Christine King n’dizhinikaaz, Wasauksing n’doonjibaa. My name is Christine King and I am from Wasauksing First Nation. I am a park naturalist at Killbear and have already learned so much in my first month in being at the park.
I’ll admit: when I first heard the word “bioblitz,” I was confused. What does this strange word mean?
It might be helpful to break the word down in order to understand: “bio” means “life” and “blitz” means a “sudden, energetic, and concerted effort, typically on a specific task.”
So a bioblitz is a brief period of time, usually 24 hours, that experts and amateurs come together to specifically record all nature sightings in a given area. All the records are compiled into a single data set of the biodiversity of that location at that point in time.
Can’t get into your favourite campsite? Or are you ready to try a new park this summer?
If you love Sandbanks Provincial Park – and what’s not to love about its long, sandy beaches, warm water and walking trails along the dunes? – you might consider Presqu’ile. The park offers more than 300 camping sites in a variety of settings, 2.5 kilometers of beach, lots of trails and paths including a boardwalk that takes you into a large protected marsh, and the second oldest operating lighthouse in Ontario.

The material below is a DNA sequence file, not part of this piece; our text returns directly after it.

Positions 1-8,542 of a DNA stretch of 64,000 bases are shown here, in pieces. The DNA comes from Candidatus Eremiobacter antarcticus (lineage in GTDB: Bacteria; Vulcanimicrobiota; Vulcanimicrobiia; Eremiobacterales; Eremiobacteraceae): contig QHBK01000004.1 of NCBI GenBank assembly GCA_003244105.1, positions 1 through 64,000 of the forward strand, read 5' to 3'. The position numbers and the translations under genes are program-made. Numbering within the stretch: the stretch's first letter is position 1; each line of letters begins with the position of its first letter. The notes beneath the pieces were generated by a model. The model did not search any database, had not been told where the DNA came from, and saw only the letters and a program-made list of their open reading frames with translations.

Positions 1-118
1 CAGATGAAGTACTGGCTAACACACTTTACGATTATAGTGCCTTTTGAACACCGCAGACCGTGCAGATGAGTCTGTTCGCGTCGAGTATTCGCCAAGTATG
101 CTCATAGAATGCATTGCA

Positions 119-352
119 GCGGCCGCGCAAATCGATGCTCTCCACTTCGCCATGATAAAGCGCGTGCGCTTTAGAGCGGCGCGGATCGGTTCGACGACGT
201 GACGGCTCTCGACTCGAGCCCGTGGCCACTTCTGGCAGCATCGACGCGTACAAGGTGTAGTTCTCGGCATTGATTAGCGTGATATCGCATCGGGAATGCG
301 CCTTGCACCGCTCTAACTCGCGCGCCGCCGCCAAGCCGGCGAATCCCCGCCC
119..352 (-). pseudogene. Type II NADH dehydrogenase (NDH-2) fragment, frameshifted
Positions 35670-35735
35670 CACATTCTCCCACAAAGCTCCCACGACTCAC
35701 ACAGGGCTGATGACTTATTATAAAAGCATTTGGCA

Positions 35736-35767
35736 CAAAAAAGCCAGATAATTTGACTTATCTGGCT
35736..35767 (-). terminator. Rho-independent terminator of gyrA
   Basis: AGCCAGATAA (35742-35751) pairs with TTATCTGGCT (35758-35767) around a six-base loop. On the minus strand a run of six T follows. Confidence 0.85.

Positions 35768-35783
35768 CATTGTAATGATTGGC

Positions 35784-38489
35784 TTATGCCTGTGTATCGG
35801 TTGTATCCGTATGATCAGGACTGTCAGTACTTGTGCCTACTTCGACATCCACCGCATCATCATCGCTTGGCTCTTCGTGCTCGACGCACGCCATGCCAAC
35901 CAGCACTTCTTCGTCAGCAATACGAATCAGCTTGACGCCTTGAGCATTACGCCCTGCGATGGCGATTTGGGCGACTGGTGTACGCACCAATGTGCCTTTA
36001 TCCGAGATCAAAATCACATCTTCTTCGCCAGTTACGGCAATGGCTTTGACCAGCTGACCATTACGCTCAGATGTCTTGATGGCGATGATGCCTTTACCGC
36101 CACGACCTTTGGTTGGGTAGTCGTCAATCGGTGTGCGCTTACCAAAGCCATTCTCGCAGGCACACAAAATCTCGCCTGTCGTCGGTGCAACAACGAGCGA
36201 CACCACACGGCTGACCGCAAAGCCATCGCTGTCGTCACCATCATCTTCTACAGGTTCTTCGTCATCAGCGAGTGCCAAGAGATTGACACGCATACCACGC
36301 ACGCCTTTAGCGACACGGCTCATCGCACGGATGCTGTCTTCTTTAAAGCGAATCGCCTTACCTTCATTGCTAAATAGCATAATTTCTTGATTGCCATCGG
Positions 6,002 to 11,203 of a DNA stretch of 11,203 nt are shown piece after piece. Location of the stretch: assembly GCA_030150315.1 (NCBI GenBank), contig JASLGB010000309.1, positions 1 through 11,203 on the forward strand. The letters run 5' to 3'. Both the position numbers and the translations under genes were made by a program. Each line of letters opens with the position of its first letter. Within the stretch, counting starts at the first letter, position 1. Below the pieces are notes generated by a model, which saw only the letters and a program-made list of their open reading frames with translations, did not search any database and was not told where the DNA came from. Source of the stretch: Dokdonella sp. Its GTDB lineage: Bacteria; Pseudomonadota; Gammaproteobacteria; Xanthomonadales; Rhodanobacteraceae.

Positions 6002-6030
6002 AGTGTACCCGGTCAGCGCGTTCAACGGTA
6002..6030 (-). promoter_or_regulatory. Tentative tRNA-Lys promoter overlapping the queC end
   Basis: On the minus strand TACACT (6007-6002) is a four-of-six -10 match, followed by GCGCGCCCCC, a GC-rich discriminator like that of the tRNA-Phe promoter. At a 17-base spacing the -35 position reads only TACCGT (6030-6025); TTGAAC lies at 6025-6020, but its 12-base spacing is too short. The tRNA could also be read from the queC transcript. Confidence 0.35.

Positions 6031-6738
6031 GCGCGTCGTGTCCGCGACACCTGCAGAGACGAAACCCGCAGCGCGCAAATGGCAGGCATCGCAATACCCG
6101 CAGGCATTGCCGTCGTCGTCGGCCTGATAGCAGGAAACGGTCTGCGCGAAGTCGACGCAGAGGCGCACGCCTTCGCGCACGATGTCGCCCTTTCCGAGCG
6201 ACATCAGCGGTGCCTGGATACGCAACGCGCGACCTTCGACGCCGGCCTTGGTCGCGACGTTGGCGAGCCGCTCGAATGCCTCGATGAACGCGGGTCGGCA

The countdown to fall has begun; children are returning to school, sweaters and long pants are reappearing and birds and butterflies are beginning their migratory journeys. Some of us experience a kind of grieving at this time of year; we mourn for the long hot days of summer. But others celebrate fall – a time of glorious colour, quiet parks and few bugs.
Only a few regions of the world offer the kind of spectacular, showy fall colours that Ontario is famous for. The climate and deciduous trees of Northeastern North America provide the perfect storm for transforming our lush green foliage into the brilliant reds, yellows and oranges.
In the fall of 2012, Killbear Provincial Park began cutting down thousands of American beech trees infected with beech bark disease. These trees were in danger of falling on campsites, park roads and trails. Beech bark disease can weaken tree trunks and cause them to snap unexpectedly. Continue reading Dramatic Changes at Killbear Provincial Park